The Gospel According To Esther
The careful reader of the book of Esther will see beneath the historical events a beautiful and, I believe, intentional presentation of the Gospel.
Haman, the archenemy of Esther and the Jewish people, is called the adversary (Esther 7:6). Satan is also called the adversary (1 Pet. 5:8).
A decree is sent out specifying that on a certain day all the Jews in the Persian Empire – young and old, men and women – were to die (Esther 3:13). The New Testament declares that “. . . it is appointed unto men once to die . . .” (Heb. 9:27).
Queen Esther, acting as an intercessor, went into the presence of King Ahasuerus, while he was in the inner chamber, to intercede for her people. This occurred on the third day after her verbal commitment to do so (Esther 5:1), and typifies death and resurrection. The extension of the king’s scepter indicated favor and acceptability (Esther 5:2). This closely parallels the death, burial and resurrection of Christ which indicated acceptability by God of Christ’s priestly intercession on our behalf (Heb. 4: 14-16).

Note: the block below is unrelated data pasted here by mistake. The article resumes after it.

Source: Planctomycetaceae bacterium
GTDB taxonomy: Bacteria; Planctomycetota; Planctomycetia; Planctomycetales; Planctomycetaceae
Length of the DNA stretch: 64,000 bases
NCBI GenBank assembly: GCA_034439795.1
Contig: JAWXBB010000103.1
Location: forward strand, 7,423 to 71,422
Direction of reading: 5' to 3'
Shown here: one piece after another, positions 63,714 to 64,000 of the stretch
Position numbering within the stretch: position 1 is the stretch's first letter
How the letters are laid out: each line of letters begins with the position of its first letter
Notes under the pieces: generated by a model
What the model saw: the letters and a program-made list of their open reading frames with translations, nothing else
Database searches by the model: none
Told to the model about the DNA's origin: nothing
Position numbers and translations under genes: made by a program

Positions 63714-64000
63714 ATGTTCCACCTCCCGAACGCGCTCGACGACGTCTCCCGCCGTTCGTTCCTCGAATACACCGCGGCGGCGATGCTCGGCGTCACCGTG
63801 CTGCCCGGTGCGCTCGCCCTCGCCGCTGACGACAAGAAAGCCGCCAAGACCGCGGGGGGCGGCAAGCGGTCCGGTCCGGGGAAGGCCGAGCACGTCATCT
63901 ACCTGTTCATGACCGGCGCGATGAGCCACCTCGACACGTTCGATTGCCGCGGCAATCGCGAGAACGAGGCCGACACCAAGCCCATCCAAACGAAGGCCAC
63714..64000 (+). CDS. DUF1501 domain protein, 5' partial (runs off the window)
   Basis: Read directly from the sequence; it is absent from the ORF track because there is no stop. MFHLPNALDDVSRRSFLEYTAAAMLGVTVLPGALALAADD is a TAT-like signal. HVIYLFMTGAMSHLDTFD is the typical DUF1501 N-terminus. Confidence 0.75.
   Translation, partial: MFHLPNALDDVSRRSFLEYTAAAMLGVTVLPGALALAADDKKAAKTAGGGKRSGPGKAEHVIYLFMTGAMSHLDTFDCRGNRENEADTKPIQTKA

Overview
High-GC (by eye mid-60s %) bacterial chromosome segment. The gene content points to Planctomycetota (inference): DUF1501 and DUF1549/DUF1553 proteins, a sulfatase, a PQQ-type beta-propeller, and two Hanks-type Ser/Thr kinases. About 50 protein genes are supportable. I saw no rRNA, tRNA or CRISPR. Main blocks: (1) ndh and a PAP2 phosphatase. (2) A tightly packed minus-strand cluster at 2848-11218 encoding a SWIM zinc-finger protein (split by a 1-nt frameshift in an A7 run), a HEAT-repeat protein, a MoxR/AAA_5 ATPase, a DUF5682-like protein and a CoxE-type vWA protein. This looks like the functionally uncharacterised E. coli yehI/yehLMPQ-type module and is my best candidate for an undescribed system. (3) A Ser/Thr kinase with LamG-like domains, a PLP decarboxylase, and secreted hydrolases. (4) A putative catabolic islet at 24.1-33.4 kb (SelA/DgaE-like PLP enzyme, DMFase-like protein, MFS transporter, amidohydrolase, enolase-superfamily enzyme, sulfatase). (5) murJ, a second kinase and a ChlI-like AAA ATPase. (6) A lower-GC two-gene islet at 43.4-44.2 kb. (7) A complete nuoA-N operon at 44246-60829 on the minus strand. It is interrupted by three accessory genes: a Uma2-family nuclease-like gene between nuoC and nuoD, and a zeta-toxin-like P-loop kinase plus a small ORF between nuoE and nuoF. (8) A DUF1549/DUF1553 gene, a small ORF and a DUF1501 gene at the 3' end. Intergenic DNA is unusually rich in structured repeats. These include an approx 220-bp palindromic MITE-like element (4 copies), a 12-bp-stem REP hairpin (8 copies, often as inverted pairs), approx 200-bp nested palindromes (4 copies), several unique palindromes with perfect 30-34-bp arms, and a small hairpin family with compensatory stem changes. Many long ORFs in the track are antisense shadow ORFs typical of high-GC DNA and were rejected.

Queen Esther’s intercessory work for her people was immediately confronted with a problem. Babylonian rulers were absolute monarchs – they could do whatever they wished. Not so, the Persians. Persian law could not be reversed (Esther 8:8). Therefore, the decree sent out to kill all the Jews on a certain day could not be changed. However, the first decree did not disallow a second decree – one which permitted the Jews to defend themselves (Esther 8:9-14). Although the first decree could not be rescinded, a second could be sent out to overcome the first. The Gospel teaches that a first decree has been sent out. It says, “. . . the soul that sinneth, it shall die” (Ezek. 18:4). That decree has never been negated or rescinded. But, a second decree has gone out, “Believe on the Lord Jesus Christ, and thou shalt be saved . . .” (Acts 16:31).
If the Jewish people living in the Persian Empire did not accept the first decree, they would not have appropriated the deliverance made available by the second decree. Today, only if men realize that they are sinners under the judgment of a holy God, will they ever, by faith, appropriate the redeeming work of Christ on Calvary.